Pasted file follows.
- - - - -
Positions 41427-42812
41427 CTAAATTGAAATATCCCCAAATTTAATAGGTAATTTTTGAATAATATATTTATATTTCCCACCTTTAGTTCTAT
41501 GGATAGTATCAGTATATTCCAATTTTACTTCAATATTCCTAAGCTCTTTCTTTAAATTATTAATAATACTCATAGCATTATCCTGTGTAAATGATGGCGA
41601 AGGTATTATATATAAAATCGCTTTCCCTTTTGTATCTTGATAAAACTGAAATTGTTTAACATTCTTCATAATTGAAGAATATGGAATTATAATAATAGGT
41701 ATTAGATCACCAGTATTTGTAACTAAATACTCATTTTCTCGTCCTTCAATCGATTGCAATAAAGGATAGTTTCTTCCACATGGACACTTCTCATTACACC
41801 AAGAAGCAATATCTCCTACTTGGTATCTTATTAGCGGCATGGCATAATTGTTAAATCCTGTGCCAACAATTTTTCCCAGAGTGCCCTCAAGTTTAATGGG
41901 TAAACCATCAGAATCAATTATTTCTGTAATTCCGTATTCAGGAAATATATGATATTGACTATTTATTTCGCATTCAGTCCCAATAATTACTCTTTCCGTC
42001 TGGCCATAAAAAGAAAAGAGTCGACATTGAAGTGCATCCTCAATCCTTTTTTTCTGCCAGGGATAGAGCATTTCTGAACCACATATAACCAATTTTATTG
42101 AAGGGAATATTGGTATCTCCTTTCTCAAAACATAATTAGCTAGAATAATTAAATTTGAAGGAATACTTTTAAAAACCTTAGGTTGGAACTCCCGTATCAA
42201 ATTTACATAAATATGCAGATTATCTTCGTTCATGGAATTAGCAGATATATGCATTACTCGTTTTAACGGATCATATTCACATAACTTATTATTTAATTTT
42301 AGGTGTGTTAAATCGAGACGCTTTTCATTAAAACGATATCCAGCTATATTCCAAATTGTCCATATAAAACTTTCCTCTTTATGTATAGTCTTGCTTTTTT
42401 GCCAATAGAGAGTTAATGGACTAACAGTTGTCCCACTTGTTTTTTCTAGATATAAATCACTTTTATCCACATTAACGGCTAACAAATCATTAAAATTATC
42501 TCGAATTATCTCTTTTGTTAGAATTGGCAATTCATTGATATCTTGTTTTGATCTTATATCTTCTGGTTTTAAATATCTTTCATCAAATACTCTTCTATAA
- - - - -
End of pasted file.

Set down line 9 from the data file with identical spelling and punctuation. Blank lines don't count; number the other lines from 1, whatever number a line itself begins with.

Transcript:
42101 AAGGGAATATTGGTATCTCCTTTCTCAAAACATAATTAGCTAGAATAATTAAATTTGAAGGAATACTTTTAAAAACCTTAGGTTGGAACTCCCGTATCAA